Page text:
We woke up early the next morning to see the Old Faithful geyser before too many other visitors had the same idea. When we arrived, the rangers informed us that the next eruption would occur in approximately an hour, so we made coffee in the van and found a good place from which to watch the theatrics. Perhaps not surprisingly, the event wasn’t as spectacular as I remembered it being when I was young. But still… water shooting almost a hundred feet into the air because of pressure under the ground caused by hot magma. We learned that water’s boiling point there is 199 degrees Fahrenheit!

After seeing the geyser we drove back to our campsite and had a nice big breakfast. Then we took the drive (Yellowstone is huge; getting anywhere took at least half an hour) to the Upper and Lower Yellowstone Falls and the hiking trails there. We first saw the Upper Falls:

Then we hiked the South Rim Trail, which led to an overlook a few dozen flights of stairs below offering another, closer view of the waterfall.

We then hiked to Artist’t Point, which was crowded, and had hoped to continue on a prairie-and-woods-filled hike but found our way blocked; the trails were closed due to bear activity!

When we’d left the park and gotten back in a cell phone-serviced area we found out the horrible truth: a man and a woman had been attacked by a grizzly bear near where we were, and though they did everything right, the man was killed.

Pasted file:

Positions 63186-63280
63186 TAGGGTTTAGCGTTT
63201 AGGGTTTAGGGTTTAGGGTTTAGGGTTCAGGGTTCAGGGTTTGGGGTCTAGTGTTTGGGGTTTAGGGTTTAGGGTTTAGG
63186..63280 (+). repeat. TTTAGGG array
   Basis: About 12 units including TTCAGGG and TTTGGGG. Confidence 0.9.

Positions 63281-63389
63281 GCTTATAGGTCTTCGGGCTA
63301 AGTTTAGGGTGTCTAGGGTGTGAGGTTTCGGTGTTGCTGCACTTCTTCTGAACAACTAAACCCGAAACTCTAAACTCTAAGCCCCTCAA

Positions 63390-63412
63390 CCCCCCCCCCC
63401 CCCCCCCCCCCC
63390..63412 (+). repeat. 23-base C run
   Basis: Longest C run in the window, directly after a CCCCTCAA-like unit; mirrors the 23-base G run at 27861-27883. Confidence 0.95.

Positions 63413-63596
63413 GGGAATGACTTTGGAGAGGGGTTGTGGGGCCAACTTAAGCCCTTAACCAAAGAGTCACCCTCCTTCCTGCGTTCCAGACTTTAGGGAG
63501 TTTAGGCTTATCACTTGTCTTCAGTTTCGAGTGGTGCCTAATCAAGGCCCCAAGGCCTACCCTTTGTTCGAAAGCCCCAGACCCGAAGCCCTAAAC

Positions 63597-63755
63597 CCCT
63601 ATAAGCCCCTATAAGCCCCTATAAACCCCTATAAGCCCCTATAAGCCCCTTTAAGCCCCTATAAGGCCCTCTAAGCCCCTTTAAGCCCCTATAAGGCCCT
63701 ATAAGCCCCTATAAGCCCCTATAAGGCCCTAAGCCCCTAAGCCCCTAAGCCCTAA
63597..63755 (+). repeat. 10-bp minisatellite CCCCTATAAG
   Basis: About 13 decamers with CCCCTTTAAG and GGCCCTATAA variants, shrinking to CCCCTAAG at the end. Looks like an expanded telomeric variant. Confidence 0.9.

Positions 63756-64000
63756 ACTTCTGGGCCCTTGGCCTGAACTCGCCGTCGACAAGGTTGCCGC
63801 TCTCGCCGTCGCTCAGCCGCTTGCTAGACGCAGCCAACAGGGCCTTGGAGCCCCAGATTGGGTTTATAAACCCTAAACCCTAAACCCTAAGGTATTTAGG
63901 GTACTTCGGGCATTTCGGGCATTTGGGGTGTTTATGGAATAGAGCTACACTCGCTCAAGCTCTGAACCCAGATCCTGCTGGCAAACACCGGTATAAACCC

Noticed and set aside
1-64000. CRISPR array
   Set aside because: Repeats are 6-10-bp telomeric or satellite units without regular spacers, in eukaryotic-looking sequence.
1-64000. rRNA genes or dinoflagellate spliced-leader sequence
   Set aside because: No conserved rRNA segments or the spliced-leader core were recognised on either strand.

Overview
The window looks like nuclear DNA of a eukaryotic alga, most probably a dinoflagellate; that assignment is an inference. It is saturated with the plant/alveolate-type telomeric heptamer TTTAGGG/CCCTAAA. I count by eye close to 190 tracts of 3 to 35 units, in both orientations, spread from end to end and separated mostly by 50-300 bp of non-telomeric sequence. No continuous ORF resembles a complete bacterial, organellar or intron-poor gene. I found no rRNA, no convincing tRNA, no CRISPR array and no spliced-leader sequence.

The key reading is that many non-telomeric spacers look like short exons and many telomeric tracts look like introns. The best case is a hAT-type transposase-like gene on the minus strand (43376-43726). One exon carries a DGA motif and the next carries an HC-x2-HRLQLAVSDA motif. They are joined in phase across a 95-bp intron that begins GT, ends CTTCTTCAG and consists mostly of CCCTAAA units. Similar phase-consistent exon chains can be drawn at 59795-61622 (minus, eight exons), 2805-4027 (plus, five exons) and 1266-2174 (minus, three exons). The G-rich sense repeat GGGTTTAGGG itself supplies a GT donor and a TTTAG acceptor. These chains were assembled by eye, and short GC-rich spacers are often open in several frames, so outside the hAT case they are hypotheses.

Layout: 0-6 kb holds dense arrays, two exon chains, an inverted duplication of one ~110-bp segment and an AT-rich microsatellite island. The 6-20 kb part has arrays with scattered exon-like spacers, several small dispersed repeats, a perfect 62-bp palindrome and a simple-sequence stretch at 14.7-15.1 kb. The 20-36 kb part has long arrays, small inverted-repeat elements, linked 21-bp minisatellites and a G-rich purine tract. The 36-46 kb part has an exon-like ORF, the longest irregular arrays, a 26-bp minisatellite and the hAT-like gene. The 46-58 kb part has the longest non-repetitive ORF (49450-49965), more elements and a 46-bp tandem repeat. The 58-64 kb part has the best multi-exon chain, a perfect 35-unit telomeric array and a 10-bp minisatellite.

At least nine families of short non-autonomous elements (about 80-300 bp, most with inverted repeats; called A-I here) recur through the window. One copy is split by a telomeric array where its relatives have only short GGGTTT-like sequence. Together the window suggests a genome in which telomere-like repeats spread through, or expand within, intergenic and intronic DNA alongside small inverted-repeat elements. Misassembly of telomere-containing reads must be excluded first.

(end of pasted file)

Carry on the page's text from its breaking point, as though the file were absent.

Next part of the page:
That afternoon we saw the Mud Volcano area were has the sulphur-emitting natural wonders for which Yellowstone is known, in part. Brian found the area very stinky.

We then went on a log and stick hunt; exploring the area around our campsite was fun. We were right on the edge of Yellowstone Lake.

Over a perfectly huge and roaring fire we played many epic rounds of 20 Questions, one of my favorite parts of our trip.

The next morning we had to leave, and it was terrible. On our way south we saw so many more beautiful sights and trails and we hadn’t even known they were there!


Overall conclusion? We should have stayed there a week. The best parts of the park are the hidden parts, the dangerous and wild parts, and I can’t wait to go back someday.

Cross Country Tripping – San Francisco, California, Part I

San Francisco, CA – July 12-13, 2011

San Francisco was, in a sense, the destination point of our trip. It wasn’t midway through the adventure or the last place we stopped, but it was the furthest West we went and we spent more time there than in any other city in which we were strangers. Despite the fact that we were not prepared for the cool temperatures and that we did not plan excursions in advance, we loved our time there.

We left the Redwood National Forest early on the morning of July 12th. After a long drive, with two wonderful stops (one to put our feet in the Pacific Ocean, and one at a winery), we arrived at our hostel in San Francisco and parked the car in a garage. It was tough saying goodbye to so much of our crap for a few days, but also incredibly freeing. The hostel was nice; we stayed at Hostelling International San Francisco – Downtown.